Hundreds of prehistoric rock paintings have been found on the tiny Indonesian island of Kisar, in the Maluku Islands group, north of the large island of Timor, by archaeologists from the Australian National University in Canberra, Australia, and the University of Gadjah Mada at Yogyakarta in Indonesia.
Kisar covers an area of only about 80 square kilometers (30 square miles) but the researchers found more than 30 rock art sites and hundreds of individual rock paintings in limestone terraces on the island.
Kisar lies about 20 miles north of Timor-Leste, an independent nation on the island of Timor.
The researchers made two expeditions to Kisar in 2014 and 2015, originally to look for signs of early human occupation.
The islands have been inhabited for thousands of years, but a wave of new settlers about 3500 years ago brought agriculture to the region.
In 2015 archaeologists from ANU and Gadjah Mada University surveyed the island.
They were astonished at the richness of the prehistoric rock art that they found – at least 30 rock art sites have been discovered on Kisar so far.
An ocean view
The rock paintings are found on the walls and ceilings of eroded overhangs in the many uplifted limestone terraces on the island.
The rock art sites often look out over the coastline, a few hundred meters (yards) away.
Evidence of humanity
The archaeologists also excavated some of the sites and found signs of human habitation beneath some of the overhangs, indicating that they were used as shelters in prehistoric times.
Each of the rock art sites on Kisar is daubed with dozens of individual rock paintings, each usually only a few centimetres (inches) across.
These rock paintings from the Here Sorot Entapa site (top, a & b) and from the Jawalang 6 site (bottom, c) show human figures in boats.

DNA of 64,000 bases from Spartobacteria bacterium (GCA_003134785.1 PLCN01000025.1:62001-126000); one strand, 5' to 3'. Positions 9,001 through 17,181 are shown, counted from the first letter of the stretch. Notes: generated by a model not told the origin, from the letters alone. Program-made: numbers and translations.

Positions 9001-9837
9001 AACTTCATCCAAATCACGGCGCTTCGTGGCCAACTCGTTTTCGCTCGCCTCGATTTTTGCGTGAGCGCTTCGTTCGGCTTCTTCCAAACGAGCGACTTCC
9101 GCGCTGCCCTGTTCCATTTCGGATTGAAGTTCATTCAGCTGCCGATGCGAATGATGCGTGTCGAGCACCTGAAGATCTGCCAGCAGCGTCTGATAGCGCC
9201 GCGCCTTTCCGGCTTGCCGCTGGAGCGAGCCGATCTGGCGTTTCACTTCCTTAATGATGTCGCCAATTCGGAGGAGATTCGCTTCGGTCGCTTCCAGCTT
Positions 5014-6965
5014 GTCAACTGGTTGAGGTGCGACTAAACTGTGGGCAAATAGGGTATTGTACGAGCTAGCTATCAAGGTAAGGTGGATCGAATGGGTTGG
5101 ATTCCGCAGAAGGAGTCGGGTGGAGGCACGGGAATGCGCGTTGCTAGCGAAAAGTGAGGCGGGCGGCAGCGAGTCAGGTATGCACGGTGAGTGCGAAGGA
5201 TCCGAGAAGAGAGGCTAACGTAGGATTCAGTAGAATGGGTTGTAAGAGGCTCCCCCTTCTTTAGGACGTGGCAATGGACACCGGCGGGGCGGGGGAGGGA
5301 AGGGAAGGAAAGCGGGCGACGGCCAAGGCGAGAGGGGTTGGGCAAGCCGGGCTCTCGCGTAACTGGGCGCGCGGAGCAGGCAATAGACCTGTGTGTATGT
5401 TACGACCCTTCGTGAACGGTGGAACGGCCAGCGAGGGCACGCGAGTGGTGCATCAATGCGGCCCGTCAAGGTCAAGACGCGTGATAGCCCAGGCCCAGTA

The rock paintings were made using a red pigment on the white limestone of the walls and ceilings of the overhangs.
Dogs appear in some of the rock paintings, which means they were painted some time after dogs were introduced to the region about 3500 years ago.
Some of the rock art sites on Kisar also feature the shapes of human hands outlined with red pigment.
The researchers think these hand stencils may be much older than the figurative paintings.
Some of the rock art from Kisar appears to show human figures gesturing to the sun, or perhaps beating a bronze drum decorated with a picture of the sun.
Others rock painting appear to show human figures in procession, carrying axes and shields.
Lead archaeologist Sue O’Connor thinks the figurative rock paintings on Kisar were made about 2500 years ago, when a new style of rock art began to be made at many islands in the region, including nearby Timor.
O’Connor believes the new art style may indicate the emergence of social elites who derived their wealth from trade in prestige items, such the ancient bronze drums that are still treasured as heirlooms by people in the region.
The drums – known as Dong Son drums after the site of their first discovery in Vietnam – were traded throughout Southeast Asia during the Bronze Age.
The striking surface of Dong Son drums are often decorated with sunburst patterns.
Similar patterns are a common feature of the rock art on Kisar and Timor.
They may indicate the sun itself, or perhaps the patterns on particular drums that signified different tribal groups.
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Tom Metcalfe is a freelance journalist and regular Live Science contributor who is based in London in the United Kingdom. Tom writes mainly about science, space, archaeology, the Earth and the oceans. He has also written for the BBC, NBC News, National Geographic, Scientific American, Air & Space, and many others.